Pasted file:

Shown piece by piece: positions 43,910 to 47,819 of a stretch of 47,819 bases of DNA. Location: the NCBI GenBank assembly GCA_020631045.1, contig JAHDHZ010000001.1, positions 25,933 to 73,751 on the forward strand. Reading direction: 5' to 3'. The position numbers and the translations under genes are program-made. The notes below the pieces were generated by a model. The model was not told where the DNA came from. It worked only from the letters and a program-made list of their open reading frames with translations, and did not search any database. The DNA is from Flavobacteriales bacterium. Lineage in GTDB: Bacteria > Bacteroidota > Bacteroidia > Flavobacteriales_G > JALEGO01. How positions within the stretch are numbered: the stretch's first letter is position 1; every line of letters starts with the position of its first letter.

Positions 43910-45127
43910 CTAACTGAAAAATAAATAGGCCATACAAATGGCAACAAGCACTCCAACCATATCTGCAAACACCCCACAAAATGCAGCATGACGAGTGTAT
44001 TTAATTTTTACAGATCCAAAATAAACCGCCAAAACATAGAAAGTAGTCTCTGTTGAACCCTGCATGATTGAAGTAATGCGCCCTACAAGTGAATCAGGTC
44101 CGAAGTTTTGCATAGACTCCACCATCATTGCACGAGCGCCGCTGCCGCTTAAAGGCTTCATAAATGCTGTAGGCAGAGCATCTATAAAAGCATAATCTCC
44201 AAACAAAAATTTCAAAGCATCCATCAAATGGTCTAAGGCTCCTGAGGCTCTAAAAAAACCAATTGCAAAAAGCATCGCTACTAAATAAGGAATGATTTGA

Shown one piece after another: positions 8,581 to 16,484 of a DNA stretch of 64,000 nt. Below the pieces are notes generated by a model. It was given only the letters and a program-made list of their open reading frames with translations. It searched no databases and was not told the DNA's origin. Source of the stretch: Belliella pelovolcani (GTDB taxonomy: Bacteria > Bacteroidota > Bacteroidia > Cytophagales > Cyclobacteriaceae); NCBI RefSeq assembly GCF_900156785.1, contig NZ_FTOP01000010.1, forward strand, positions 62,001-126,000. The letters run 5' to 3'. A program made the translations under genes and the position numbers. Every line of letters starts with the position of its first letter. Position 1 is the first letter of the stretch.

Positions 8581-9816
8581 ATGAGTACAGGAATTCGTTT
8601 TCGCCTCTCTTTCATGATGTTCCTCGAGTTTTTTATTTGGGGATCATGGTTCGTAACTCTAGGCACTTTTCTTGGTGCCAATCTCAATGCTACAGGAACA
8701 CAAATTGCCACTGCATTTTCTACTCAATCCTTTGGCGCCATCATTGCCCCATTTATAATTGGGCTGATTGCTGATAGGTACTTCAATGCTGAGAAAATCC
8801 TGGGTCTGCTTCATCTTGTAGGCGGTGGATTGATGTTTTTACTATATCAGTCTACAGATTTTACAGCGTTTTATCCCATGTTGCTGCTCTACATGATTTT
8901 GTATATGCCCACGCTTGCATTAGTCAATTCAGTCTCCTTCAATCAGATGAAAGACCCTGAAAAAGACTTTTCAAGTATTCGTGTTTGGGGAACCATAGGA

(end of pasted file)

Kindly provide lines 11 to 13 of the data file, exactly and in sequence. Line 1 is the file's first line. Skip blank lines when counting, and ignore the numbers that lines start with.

8701 CAAATTGCCACTGCATTTTCTACTCAATCCTTTGGCGCCATCATTGCCCCATTTATAATTGGGCTGATTGCTGATAGGTACTTCAATGCTGAGAAAATCC
8801 TGGGTCTGCTTCATCTTGTAGGCGGTGGATTGATGTTTTTACTATATCAGTCTACAGATTTTACAGCGTTTTATCCCATGTTGCTGCTCTACATGATTTT
8901 GTATATGCCCACGCTTGCATTAGTCAATTCAGTCTCCTTCAATCAGATGAAAGACCCTGAAAAAGACTTTTCAAGTATTCGTGTTTGGGGAACCATAGGA